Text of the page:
If you’re, say, a K–12 education blogger who eagerly tunes in to presidential debate after debate in the hopes of encountering some juicy electoral fodder, you might have noticed something: None of the candidates are talking about education. Like, at all. Hillary Clinton and Bernie Sanders have offered competing plans to tackle college affordability, and numerous candidates in the Republican field have squabbled over who hates the Common Core standards the most. But as for actual main-course education conversations—it just isn’t what’s for dinner this cycle. Even with the much-delayed passage of a new Elementary and Secondary Education Act, K–12 as an election topic has been low, low on the list of election priorities—below, well, everything.
A column in Education Week on Tuesday by well-known education researcher Rick Hess suggests one explanation for this omission: Candidates aren’t talking about education because voters don’t seem all that interested it. Hess looked at a slew of big polls conducted over the course of 2015 that asked voters to name the “nation’s most important problem.” In voters’ answers, education peaked last winter: In January, education ranked in fifth in a CBS poll, and in February, 7 percent of Gallup respondents said education was the country’s most important problem.
But those figures, already modest, have been steadily declining over the past year. Hess writes: “Overall, in just six of the 21 surveys did even 5% of respondents name education as the nation's top problem” and “Since May … it's been seventh or lower in 14 of 16 polls. Of the eight polls conducted after Labor Day, it ranked tenth or lower six times.”
There are some obvious reasons why education—never the sexiest headline-maker, to be sure—is getting such short shrift this cycle: People are more afraid of terrorism than any time since 9/11, and Trump has shoved immigration to center stage, and by comparison “education isn't as urgent a concern.” And perhaps it’s also that, unlike some of those areas, educational debates in the age of reform seldom divide so cleanly along party lines. Hess writes:
[E]ducation has generally been how conservatives show themselves to be compassionate and how liberals show they're practical and responsible. This election, candidates face intense pressure on the left and the right to demonstrate that they're ideologically reliable—and education is less helpful on that count.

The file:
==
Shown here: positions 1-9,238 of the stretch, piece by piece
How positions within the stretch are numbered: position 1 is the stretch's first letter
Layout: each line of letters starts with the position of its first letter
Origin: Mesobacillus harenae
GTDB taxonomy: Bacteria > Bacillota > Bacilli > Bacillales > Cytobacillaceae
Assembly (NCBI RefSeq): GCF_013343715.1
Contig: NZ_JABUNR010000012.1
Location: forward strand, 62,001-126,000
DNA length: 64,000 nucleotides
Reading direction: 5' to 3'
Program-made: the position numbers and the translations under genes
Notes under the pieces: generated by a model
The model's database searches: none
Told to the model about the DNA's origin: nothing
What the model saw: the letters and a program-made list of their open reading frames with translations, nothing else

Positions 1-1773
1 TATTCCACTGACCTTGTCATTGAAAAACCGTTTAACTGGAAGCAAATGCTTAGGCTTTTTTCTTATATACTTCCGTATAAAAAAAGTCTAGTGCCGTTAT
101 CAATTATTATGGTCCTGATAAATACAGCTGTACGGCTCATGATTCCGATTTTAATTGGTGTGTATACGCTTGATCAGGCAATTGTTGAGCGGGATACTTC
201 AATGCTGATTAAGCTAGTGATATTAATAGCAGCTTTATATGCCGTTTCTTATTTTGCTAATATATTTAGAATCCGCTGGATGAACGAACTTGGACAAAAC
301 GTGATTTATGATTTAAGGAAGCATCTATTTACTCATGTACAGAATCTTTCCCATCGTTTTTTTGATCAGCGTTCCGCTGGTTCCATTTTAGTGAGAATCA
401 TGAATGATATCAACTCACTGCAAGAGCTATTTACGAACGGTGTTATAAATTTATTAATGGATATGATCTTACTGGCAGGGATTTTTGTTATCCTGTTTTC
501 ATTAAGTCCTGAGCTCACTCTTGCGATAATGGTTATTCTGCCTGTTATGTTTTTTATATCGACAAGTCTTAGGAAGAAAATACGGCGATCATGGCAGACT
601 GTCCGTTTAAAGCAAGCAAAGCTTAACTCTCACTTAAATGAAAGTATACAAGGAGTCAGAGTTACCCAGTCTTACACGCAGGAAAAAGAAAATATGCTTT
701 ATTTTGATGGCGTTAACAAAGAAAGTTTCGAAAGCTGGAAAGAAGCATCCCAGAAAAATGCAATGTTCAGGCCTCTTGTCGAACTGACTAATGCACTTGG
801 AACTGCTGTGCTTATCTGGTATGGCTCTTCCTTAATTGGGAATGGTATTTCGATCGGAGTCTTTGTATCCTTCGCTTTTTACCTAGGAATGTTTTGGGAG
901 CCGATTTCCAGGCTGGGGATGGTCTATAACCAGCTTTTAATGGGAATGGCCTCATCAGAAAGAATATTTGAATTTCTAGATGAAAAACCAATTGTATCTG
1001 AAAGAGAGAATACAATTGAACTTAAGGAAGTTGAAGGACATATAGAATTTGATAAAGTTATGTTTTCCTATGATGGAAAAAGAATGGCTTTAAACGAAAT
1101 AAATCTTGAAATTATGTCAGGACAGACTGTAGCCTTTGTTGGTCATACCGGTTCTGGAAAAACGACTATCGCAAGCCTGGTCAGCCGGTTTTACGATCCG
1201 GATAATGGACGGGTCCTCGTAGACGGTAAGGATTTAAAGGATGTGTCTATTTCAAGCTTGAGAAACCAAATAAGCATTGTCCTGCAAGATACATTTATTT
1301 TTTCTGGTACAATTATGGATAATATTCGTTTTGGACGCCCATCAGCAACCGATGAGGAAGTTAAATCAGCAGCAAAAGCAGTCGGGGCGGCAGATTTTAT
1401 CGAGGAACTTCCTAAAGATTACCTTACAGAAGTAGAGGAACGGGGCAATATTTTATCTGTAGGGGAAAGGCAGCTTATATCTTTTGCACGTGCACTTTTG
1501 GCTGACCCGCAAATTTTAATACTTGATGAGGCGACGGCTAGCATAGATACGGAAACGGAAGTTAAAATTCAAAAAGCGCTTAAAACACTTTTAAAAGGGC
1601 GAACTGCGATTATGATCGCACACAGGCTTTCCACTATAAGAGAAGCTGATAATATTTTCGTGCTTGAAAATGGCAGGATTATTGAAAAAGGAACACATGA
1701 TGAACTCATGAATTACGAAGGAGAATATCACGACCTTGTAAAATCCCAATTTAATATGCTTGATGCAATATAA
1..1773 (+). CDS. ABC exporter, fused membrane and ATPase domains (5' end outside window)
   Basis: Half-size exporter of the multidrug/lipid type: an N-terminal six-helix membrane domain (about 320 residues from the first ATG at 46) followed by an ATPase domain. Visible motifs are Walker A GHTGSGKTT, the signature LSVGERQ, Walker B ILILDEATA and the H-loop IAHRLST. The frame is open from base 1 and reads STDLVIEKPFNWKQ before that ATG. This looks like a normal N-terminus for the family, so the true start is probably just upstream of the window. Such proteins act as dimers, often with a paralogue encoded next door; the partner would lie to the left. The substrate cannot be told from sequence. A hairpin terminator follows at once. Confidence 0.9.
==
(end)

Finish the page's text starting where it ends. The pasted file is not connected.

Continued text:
According to Hess, “our last three presidents all made their thinking on education an integral part of their persona … well before the first primary ballots were cast,” but not this time. A big reason for this, which Hess doesn’t get into in this piece, is that with every passing year, education provides less and less of a tidy left-right gauge of that ideological reliability. As President Barack Obama’s track record proves, it’s possible to possess traditionally “liberal” views on, say, abortion and gun control while still being heavily in favor of charter schools and somewhat warier of teachers unions. And yet for many liberals, charter schools are the first step on the road to vouchers and the total destruction of the American education system—which is why someone like Hillary Clinton, who has the backing of the teachers unions, recently walked back her longtime support for charter schools. (My husband’s firm, Revolution Messaging, runs digital operations for the Bernie Sanders campaign, which is why I have only been blogging about Republican candidates this cycle.)
By the same token, some conservatives still support national standards; others speak out vehemently against them. It is possible to be liberal and in favor of school choice, or conservative and in favor of the Common Core—but it’s hard to get such subtlety across in sound bites. That may be one important reason why the 2016 candidates prefer simply to avoid the topic altogether.